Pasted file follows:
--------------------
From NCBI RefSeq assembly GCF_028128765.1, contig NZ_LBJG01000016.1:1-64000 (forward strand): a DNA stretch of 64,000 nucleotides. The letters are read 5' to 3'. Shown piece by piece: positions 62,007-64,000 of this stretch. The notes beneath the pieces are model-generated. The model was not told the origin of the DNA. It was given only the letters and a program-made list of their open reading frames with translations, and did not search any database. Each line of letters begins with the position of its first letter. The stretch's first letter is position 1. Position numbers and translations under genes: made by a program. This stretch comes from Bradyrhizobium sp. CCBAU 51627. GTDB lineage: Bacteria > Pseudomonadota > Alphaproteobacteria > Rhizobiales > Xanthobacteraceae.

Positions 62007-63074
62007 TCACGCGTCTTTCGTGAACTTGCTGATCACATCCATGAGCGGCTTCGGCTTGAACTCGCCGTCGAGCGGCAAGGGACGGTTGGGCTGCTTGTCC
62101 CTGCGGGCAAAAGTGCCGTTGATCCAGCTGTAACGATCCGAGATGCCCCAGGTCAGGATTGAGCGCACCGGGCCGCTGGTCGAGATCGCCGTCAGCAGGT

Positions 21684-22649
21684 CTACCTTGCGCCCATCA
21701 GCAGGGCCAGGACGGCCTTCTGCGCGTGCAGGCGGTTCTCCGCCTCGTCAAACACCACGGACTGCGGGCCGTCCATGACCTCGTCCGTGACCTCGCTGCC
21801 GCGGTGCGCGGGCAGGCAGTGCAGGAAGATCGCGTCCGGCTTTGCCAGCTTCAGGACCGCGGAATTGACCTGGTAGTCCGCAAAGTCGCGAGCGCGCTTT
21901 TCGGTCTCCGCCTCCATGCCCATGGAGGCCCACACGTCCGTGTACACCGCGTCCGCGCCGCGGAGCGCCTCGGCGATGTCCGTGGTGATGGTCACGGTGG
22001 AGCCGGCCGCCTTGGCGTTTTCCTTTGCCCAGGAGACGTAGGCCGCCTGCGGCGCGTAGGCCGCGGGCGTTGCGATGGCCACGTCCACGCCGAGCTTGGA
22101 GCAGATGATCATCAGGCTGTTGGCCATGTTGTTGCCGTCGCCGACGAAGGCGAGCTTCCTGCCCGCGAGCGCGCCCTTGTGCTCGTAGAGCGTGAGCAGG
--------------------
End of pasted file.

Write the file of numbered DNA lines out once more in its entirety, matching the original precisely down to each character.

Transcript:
From NCBI RefSeq assembly GCF_028128765.1, contig NZ_LBJG01000016.1:1-64000 (forward strand): a DNA stretch of 64,000 nucleotides. The letters are read 5' to 3'. Shown piece by piece: positions 62,007-64,000 of this stretch. The notes beneath the pieces are model-generated. The model was not told the origin of the DNA. It was given only the letters and a program-made list of their open reading frames with translations, and did not search any database. Each line of letters begins with the position of its first letter. The stretch's first letter is position 1. Position numbers and translations under genes: made by a program. This stretch comes from Bradyrhizobium sp. CCBAU 51627. GTDB lineage: Bacteria > Pseudomonadota > Alphaproteobacteria > Rhizobiales > Xanthobacteraceae.

Positions 62007-63074
62007 TCACGCGTCTTTCGTGAACTTGCTGATCACATCCATGAGCGGCTTCGGCTTGAACTCGCCGTCGAGCGGCAAGGGACGGTTGGGCTGCTTGTCC
62101 CTGCGGGCAAAAGTGCCGTTGATCCAGCTGTAACGATCCGAGATGCCCCAGGTCAGGATTGAGCGCACCGGGCCGCTGGTCGAGATCGCCGTCAGCAGGT

Positions 21684-22649
21684 CTACCTTGCGCCCATCA
21701 GCAGGGCCAGGACGGCCTTCTGCGCGTGCAGGCGGTTCTCCGCCTCGTCAAACACCACGGACTGCGGGCCGTCCATGACCTCGTCCGTGACCTCGCTGCC
21801 GCGGTGCGCGGGCAGGCAGTGCAGGAAGATCGCGTCCGGCTTTGCCAGCTTCAGGACCGCGGAATTGACCTGGTAGTCCGCAAAGTCGCGAGCGCGCTTT
21901 TCGGTCTCCGCCTCCATGCCCATGGAGGCCCACACGTCCGTGTACACCGCGTCCGCGCCGCGGAGCGCCTCGGCGATGTCCGTGGTGATGGTCACGGTGG
22001 AGCCGGCCGCCTTGGCGTTTTCCTTTGCCCAGGAGACGTAGGCCGCCTGCGGCGCGTAGGCCGCGGGCGTTGCGATGGCCACGTCCACGCCGAGCTTGGA
22101 GCAGATGATCATCAGGCTGTTGGCCATGTTGTTGCCGTCGCCGACGAAGGCGAGCTTCCTGCCCGCGAGCGCGCCCTTGTGCTCGTAGAGCGTGAGCAGG